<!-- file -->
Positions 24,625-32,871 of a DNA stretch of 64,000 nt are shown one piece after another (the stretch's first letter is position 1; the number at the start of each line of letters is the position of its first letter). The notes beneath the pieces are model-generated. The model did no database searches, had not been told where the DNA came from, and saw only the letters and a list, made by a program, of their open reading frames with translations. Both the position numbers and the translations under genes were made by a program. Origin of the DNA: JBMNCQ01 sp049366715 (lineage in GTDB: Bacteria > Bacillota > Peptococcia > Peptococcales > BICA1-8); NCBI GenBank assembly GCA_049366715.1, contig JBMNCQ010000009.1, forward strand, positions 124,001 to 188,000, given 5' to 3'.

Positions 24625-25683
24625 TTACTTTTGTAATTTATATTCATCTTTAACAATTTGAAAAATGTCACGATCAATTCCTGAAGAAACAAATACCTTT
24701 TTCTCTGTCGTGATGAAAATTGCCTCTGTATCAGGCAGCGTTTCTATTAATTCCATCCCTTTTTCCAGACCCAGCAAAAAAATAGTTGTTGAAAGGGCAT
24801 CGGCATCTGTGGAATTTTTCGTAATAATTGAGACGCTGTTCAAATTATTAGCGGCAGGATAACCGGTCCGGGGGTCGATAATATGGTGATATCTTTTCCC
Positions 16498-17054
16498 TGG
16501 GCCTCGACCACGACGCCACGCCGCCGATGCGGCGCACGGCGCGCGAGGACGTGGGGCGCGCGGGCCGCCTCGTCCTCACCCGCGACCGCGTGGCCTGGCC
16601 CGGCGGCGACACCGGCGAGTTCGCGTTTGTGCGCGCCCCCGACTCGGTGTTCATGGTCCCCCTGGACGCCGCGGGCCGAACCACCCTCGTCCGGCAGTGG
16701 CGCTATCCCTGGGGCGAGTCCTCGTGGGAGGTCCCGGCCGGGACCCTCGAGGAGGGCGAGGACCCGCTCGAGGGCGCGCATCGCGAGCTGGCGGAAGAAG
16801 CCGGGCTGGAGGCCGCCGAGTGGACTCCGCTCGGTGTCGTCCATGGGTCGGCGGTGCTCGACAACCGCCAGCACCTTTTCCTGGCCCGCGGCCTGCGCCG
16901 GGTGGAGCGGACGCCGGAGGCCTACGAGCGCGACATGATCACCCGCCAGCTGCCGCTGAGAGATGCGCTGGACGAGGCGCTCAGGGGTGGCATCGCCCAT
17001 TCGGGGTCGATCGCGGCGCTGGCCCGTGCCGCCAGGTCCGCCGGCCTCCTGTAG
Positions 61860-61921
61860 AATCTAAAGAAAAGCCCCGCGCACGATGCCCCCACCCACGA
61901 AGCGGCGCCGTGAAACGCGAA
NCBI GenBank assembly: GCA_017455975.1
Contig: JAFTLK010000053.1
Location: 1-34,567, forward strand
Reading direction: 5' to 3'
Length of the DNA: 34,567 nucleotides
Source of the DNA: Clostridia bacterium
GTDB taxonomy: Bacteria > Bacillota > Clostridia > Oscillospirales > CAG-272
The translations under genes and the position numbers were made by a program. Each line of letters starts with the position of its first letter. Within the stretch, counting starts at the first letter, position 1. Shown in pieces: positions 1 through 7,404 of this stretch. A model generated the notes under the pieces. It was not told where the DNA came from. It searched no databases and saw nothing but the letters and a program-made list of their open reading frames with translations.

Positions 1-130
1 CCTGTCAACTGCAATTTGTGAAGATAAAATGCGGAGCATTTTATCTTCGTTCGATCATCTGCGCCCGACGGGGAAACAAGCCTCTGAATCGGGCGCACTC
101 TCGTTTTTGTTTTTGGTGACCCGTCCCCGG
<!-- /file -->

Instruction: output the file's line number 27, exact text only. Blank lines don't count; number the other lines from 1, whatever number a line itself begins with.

101 TCGTTTTTGTTTTTGGTGACCCGTCCCCGG